Industrial Profiles and Industrial Mobility
Industries form the backbone structure of an economy and determine, to a large extent, the range of occupations on offer. There has been surprisingly little discussion of the role women’s employment has played and is playing in the industrial structure, in comparison with much more extensive consideration of women’s occupations. The changes in women’s employment which have occurred since the Second World War have been clearly linked to industrial changes in Britain. Women’s employment has increased in the growing services sector and many of their jobs have been part time. If we are interested in the relationships between the structure of opportunities in the economy and women’s employment experiences, we should not omit a consideration of the industrial categories of women’s work.
KeywordsManufacturing Industry Service Industry Occupational Mobility Scientific Service Service Profile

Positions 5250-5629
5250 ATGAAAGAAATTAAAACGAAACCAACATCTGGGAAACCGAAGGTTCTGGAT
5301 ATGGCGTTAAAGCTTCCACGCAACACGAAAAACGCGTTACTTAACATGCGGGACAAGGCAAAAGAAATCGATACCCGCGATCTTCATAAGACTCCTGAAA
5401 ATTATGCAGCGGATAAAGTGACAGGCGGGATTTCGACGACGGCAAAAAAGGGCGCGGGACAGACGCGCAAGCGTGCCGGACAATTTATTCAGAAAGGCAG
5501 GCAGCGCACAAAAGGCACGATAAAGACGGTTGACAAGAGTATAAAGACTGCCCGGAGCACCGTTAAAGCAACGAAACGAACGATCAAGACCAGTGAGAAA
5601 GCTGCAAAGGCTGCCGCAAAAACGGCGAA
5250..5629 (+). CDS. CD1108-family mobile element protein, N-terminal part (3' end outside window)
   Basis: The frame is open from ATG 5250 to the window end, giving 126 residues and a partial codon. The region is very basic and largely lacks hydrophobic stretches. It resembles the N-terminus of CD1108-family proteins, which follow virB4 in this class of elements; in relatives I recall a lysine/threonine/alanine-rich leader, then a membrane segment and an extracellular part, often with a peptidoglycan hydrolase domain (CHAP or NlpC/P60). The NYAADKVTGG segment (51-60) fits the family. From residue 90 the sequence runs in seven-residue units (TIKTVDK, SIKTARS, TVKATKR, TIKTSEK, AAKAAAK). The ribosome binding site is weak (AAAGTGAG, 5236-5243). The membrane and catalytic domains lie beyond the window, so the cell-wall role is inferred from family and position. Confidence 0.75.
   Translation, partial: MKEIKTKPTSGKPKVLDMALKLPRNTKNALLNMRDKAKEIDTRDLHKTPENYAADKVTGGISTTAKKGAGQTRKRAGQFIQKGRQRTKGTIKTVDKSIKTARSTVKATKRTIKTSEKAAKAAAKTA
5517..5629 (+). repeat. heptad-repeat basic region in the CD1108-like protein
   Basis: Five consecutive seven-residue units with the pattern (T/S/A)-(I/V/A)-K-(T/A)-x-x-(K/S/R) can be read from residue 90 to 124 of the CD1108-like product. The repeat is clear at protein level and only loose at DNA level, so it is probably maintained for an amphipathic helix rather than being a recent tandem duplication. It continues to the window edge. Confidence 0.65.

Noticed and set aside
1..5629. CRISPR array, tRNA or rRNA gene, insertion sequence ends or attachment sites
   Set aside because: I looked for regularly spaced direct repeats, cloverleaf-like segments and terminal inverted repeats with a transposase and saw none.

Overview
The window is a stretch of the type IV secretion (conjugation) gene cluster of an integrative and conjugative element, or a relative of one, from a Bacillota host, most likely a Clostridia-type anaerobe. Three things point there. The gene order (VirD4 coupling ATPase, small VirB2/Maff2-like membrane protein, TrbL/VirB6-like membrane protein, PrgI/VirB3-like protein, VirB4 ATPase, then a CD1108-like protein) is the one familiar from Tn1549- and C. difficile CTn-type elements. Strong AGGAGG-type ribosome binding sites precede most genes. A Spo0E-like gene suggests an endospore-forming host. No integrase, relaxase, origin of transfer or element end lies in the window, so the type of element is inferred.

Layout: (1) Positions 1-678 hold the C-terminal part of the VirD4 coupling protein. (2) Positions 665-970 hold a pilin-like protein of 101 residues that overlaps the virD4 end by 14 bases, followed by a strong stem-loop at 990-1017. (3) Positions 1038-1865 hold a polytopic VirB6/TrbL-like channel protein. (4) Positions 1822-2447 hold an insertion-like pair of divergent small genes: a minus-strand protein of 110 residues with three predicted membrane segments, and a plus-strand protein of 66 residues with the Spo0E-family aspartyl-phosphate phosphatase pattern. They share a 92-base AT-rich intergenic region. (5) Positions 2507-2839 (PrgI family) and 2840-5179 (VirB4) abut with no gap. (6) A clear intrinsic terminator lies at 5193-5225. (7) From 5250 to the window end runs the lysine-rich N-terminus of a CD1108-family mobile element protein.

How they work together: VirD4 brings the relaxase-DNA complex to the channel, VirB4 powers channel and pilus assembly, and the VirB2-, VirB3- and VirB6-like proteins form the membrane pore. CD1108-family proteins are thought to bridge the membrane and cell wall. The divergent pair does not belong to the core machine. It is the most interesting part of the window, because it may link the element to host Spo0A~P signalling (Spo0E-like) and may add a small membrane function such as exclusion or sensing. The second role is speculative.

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Notes and References
- 1.This type of profile may well be the experience of a much larger proportion of the population of British women in so far as it can represent all farmers’ wives — although they may not always see themselves as employed in the normal sense.Google Scholar
- 2.In a few cases nurses who moved between the public and private sector as nurses had a ‘services’ profile.Google Scholar
- 3.See Sleeper (1975) for references to these views.Google Scholar
- 4.A study of 1971 black and white school leavers by Dex (1982) found that individuals ended up with jobs in the distribution industry when they had failed to get their preferred job choice.Google Scholar
- 5.There is obviously more than one job per person in most cases. Women were asked for their reasons for leaving and these were multicoded. They were also asked for their main reason for leaving. It is only these ‘main reasons’ which have been included in this analysis.Google Scholar
- 6.We are including here leaving a job either because of redundancy or dismissal.Google Scholar